This week the Group of 20 leading countries, G20, met in Pittsburgh on Sept. 24-25, to address two key issues: climate change and the fledgling global recovery. This meeting is important, because on Sept. 25, this forum announced that it will be the main one in which global business and economic policies are shaped, replacing the G8.
The G20 comprises the finance ministers and central bank heads of countries that account for 85 percent of world GDP, 80 percent of world trade and two-thirds of world population. The countries are: Argentina, Australia, Brazil, Canada, China, France, Germany, India, Indonesia, Italy, Japan, Mexico, Russia, Saudi Arabia, South Africa, South Korea, Turkey, UK, U.S. The European Union is also represented, hence the “G20”. Last April the group met at heads-of-government level in London — recall the TV shots of each Prime Minister entering 10 Downing St. with his gowned wife, one by one, in a fashion parade. Next year G20 will meet in Muskoka (a resort north of Toronto) and in South Korea.
Politicians, economists, pundits and others all proclaim the crisis is over and the recovery has begun. But managers are not so certain. And it is managers who are in the field, daily, producing and selling the goods and dealing with clients. Here is what McKinsey Global Research found in their recent survey of managers worldwide:
In early September, McKinsey surveyed more than 1,600 business executives around the world about their current views on and hopes for the economy. Only 20 percent believed that a “normal” recovery starting in late 2009 would be the most probable outcome. Some 42 percent thought that 2010 would be a year of flat economic activity. About a third believe that an extended period of anemic global economic growth (below 1 percent per annum) is likely for the next several years. The remaining 7 percent felt that something akin to a double-dip recession was probable.
I think the real story of the Pittsburgh G20 is Pittsburgh, not G20. My sister and brother-in-law live there and I have been visiting Pittsburgh regularly for 55 years. I watched Pittsburgh transform itself from a dirty steel town (I recall touring the steel mills along the Allegheny River), permanently coated in soot, to a sparkling clean modern high-tech city with great universities (University of Pittsburgh and Carnegie Mellon), entrepreneurial energy and excellent mayoral leadership. Located at the confluence of two great rivers, the Allegheny and the Monongahela, Pittsburgh has escaped the decay and decline other cities experienced when their heavy industry disappeared. As a city that successfully reinvented itself — one of very few — Pittsburgh merits careful study by innovators and deserves a visit by tourists. Come especially to see what they’ve done to the old Union Station — it’s amazing.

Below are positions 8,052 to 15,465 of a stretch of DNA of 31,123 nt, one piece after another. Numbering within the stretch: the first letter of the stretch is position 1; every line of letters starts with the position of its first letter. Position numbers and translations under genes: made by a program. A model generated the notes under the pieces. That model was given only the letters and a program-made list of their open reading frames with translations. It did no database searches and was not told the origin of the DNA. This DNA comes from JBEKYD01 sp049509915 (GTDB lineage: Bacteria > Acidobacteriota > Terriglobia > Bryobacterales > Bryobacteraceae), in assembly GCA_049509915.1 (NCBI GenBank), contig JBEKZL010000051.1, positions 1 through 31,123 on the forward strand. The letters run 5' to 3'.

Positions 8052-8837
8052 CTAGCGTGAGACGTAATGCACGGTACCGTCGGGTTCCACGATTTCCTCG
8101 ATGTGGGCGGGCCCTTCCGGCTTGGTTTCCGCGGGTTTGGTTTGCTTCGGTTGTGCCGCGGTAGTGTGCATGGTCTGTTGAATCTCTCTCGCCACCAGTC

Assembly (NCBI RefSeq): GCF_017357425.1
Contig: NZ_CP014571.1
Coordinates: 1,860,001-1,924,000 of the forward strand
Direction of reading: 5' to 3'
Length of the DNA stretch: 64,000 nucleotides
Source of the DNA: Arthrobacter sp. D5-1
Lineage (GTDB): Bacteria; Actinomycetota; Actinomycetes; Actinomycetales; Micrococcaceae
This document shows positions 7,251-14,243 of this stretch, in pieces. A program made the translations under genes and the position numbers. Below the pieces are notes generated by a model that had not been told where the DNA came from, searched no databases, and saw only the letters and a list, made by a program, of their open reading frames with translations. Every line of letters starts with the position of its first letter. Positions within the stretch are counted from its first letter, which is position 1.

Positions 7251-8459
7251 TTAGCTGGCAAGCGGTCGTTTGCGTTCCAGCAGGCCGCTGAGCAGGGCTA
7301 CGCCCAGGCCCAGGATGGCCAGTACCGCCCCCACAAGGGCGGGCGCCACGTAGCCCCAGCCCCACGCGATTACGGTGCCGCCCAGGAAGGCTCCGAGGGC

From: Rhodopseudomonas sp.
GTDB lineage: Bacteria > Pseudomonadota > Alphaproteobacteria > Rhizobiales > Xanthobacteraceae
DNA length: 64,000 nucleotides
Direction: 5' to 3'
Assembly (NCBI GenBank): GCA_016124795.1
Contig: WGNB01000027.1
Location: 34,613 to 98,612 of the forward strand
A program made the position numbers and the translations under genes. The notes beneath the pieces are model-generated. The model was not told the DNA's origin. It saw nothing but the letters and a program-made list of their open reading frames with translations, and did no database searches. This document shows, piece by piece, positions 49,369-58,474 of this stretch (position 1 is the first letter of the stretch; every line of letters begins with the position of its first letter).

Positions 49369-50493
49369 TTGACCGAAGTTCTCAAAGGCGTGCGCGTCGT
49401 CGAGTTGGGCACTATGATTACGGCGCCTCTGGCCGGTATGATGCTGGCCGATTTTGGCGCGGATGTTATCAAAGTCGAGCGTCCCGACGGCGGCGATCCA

Today’s BBC Business Daily reports on new and fascinating research by Professor Priya Raghubir Stern School of Business, NYU. Prof. Raghubir has found, in her research, that contrary to the economists’ assumption of rationality, how much money people spend depends on what jingles, or rustles, in their pockets. $50 in small notes and coins? We spend it freely. One big note, like $50? We hesitate to break it to spend it.
Professor Raghubir notes:
We spend more in small denominations than with single large bill. Why? People fear, if they break large bill, they will have no control over it, it will go away. If they hold on to large denominations, they are more likely to maintain self-control.